# How to calculate the determinant of a matrix

The determinant of a matrix is calculated recursively as follows. The determinant of a $1\times 1$ matrix is just the number itself. For, example, $\det([3]) = 3$ and $\det([-2.5]) = -2.5$. Here is what you do if you have a larger matrix: take the matrix, and write $+$ or $-1$ beside each entry, starting with $+$ for the first $1,1$-entry of the matrix and alternating from there. For example, a $2\times 2$ matrix will get the following arrangement of signs:
$$\begin{pmatrix} + & -\\ -& +\end{pmatrix}.$$ Now, select any row or column. It doesn’t matter which row or column you select as you will get the same answer in the end. For example, let’s take:
$$A = \begin{pmatrix} 1 & 2\\ 3& 4\end{pmatrix}.$$ Now, I select the first column. We now form a sum, one term for each entry. Start with the $1$, and cross out the row and column that contains it. Doing so will give you a smaller matrix. Multiply the entry $1$ by the determinant of that smaller matrix (this is the recursive part), taking into account the signs as in the first step of assigning $+$ and $-1$. This sum is the determinant. So,
$$\det(A) = 1\det(4)-3\det(2) = 1\cdot 4-3\cdot 2 = -2.$$ Now, this is quite easy for a $2\times 2$ matrix and in fact gives you the general formula
$$\det\left(\begin{pmatrix}a & b\\c & d\end{pmatrix}\right) = ad-bc.$$ Since this formula is so simple it really pays to memorize it. But basically your brain can’t help but memorize it after you do a few calculations anyway.

Now let’s take an example of a $3\times 3$ matrix
$$B = \begin{pmatrix} 1 & 2 & 3\\ 5 & 1 & 6\\ 1 & 0 & 2\end{pmatrix}.$$ The determinant of this matrix $B$ is calculated in the same way. Let’s again take the first column for our calculation, remembering the signs we need are alternating. Try it yourself before clicking on the answer:

\begin{align*}\det(B) &= 1\cdot\det\left(\begin{pmatrix}1 & 6\\0 & 2\end{pmatrix}\right) – 5\cdot\det\left(\begin{pmatrix}2 & 3\\0 & 2\end{pmatrix}\right) + 1\cdot\det\left(\begin{pmatrix}2 & 3\\1 &6\end{pmatrix}\right) \\ &=1(1\cdot 2 – 0\cdot 6) – 5(2\cdot 2 – 0\cdot 3) + 1(2\cdot 6 – 1\cdot 3)\\ &=2-20 + 9 = – 9 \end{align*}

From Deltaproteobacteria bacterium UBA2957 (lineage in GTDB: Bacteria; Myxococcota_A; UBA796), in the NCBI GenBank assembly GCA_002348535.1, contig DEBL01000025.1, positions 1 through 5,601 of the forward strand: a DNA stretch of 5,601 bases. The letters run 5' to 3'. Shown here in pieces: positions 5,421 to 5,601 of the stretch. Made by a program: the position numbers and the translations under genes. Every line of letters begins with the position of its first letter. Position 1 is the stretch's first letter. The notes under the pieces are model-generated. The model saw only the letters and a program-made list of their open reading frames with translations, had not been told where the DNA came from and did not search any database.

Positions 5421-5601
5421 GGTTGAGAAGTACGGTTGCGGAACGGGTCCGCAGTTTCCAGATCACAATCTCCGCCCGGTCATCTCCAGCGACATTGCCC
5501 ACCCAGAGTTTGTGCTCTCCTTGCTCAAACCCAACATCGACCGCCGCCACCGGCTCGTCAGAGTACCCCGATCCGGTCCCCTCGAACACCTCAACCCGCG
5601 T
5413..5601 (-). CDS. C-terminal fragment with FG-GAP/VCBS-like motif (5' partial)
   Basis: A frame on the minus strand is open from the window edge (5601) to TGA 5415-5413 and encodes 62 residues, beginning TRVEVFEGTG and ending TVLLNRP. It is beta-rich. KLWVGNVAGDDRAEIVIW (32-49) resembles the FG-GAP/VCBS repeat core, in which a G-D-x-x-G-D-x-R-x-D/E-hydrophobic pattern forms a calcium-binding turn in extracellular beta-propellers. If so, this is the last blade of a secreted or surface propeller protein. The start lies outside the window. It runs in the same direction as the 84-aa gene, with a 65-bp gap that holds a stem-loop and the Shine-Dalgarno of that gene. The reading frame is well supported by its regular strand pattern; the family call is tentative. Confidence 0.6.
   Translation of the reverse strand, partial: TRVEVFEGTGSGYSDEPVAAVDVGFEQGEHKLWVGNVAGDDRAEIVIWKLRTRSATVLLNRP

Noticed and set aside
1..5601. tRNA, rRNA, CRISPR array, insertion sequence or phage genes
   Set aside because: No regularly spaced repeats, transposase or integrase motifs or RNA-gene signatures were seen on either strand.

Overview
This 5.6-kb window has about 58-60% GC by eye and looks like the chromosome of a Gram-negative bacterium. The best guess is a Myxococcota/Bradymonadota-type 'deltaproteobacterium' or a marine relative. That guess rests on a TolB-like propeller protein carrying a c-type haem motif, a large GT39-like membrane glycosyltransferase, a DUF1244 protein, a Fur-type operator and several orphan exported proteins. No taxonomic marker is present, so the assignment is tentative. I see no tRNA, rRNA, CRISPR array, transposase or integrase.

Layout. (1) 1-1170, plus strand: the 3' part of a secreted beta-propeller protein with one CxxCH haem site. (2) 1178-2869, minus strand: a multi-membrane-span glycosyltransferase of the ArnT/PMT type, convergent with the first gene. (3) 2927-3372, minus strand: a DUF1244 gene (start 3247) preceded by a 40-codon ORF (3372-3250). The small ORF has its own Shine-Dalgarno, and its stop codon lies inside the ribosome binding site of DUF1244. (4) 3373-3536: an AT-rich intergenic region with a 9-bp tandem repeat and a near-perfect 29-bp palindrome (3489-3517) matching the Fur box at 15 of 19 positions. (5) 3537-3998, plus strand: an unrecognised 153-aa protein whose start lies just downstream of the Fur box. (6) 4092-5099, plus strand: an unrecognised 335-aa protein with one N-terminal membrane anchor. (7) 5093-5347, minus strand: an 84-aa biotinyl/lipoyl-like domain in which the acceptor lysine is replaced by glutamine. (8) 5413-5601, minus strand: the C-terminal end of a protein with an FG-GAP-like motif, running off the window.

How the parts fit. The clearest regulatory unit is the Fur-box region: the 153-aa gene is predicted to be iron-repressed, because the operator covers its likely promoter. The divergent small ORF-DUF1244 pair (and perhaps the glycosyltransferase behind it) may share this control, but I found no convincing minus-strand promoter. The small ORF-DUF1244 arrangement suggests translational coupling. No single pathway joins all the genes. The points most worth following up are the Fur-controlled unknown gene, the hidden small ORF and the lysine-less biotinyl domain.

Now, it is very important to know that you can use any row or column in the determinant calculation. Therefore, it actually would have been easier to use the bottom or third row of this matrix, because there is a zero in it. Multiplying by zero gives zero, so that term in the sum will just be zero. That is very useful especially if your matrix is large and will save you many calculations.

Let’s try using the third row in matrix $B$. I will skip writing down the $2\times 2$ matrices now because you have already seen that part. Try it yourself before clicking on the answer:

Click for the answer

\begin{align*}\det(B) &= 1(2\cdot 6-1\cdot 3) + 2(1\cdot 1-5\cdot 2)\\ &= 9 + 2(-9) = -9\end{align*}. Very good, we get the same answer, but with one less calculation.

## Adding multiples of other rows or columns

Another very useful trick for calculating determinants is the following fact: if you add a multiple of one row to another row, then the determinant remains unchanged! The same thing works for columns. That’s right: you can use this technique to simplify the matrix before calculating its determinant. Let’s recall our matrix $B$:
$$B = \begin{pmatrix} 1 & 2 & 3\\ 5 & 1 & 6\\ 1 & 0 & 2\end{pmatrix}.$$ But instead of calculating the determinant right away, let’s add $-5$ times the first row to the second row, and $-1$ times the first row to the third row. Try it yourself to see what new matrix you get:

Click for the answer

$$B’ = \begin{pmatrix} 1 & 2 & 3\\ 0 & -9 & -9\\ 0 & -2 & -1\end{pmatrix}.$$

Now, try calculating the determinant by choosing the first column:

Click for the answer

$$\det(B’) = (-9)(-1)-(-2)(-9) = 9-18 = -9.$$ The reason I bring this up is that sometimes, adding multiples of one row to another is less mentally intensive than keeping track of many different matrices, as often finding the smaller matrices by crossing out rows and columns are where mistakes are made. Also, for large matrices, eliminating one determinant calculation for each zero entry you make will save a lot of future calculations due to the recursive nature of calculating the determinant.